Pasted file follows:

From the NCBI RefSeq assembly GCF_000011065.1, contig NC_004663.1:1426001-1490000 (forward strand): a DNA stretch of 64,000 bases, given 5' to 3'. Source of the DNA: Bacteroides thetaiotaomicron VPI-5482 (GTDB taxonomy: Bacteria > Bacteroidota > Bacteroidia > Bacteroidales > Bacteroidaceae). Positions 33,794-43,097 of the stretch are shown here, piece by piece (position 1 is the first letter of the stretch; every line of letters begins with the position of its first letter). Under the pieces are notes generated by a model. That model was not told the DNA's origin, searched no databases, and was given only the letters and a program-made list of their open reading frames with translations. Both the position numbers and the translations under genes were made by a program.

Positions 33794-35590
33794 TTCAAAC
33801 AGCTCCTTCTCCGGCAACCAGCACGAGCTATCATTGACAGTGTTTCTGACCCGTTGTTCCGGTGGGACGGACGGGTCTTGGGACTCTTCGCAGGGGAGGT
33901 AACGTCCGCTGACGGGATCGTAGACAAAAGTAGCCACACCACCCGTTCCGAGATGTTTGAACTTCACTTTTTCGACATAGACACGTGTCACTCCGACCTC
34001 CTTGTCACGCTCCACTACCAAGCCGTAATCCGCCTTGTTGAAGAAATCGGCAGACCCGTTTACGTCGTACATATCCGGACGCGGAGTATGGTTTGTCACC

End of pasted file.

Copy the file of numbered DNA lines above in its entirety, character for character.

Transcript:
From the NCBI RefSeq assembly GCF_000011065.1, contig NC_004663.1:1426001-1490000 (forward strand): a DNA stretch of 64,000 bases, given 5' to 3'. Source of the DNA: Bacteroides thetaiotaomicron VPI-5482 (GTDB taxonomy: Bacteria > Bacteroidota > Bacteroidia > Bacteroidales > Bacteroidaceae). Positions 33,794-43,097 of the stretch are shown here, piece by piece (position 1 is the first letter of the stretch; every line of letters begins with the position of its first letter). Under the pieces are notes generated by a model. That model was not told the DNA's origin, searched no databases, and was given only the letters and a program-made list of their open reading frames with translations. Both the position numbers and the translations under genes were made by a program.

Positions 33794-35590
33794 TTCAAAC
33801 AGCTCCTTCTCCGGCAACCAGCACGAGCTATCATTGACAGTGTTTCTGACCCGTTGTTCCGGTGGGACGGACGGGTCTTGGGACTCTTCGCAGGGGAGGT
33901 AACGTCCGCTGACGGGATCGTAGACAAAAGTAGCCACACCACCCGTTCCGAGATGTTTGAACTTCACTTTTTCGACATAGACACGTGTCACTCCGACCTC
34001 CTTGTCACGCTCCACTACCAAGCCGTAATCCGCCTTGTTGAAGAAATCGGCAGACCCGTTTACGTCGTACATATCCGGACGCGGAGTATGGTTTGTCACC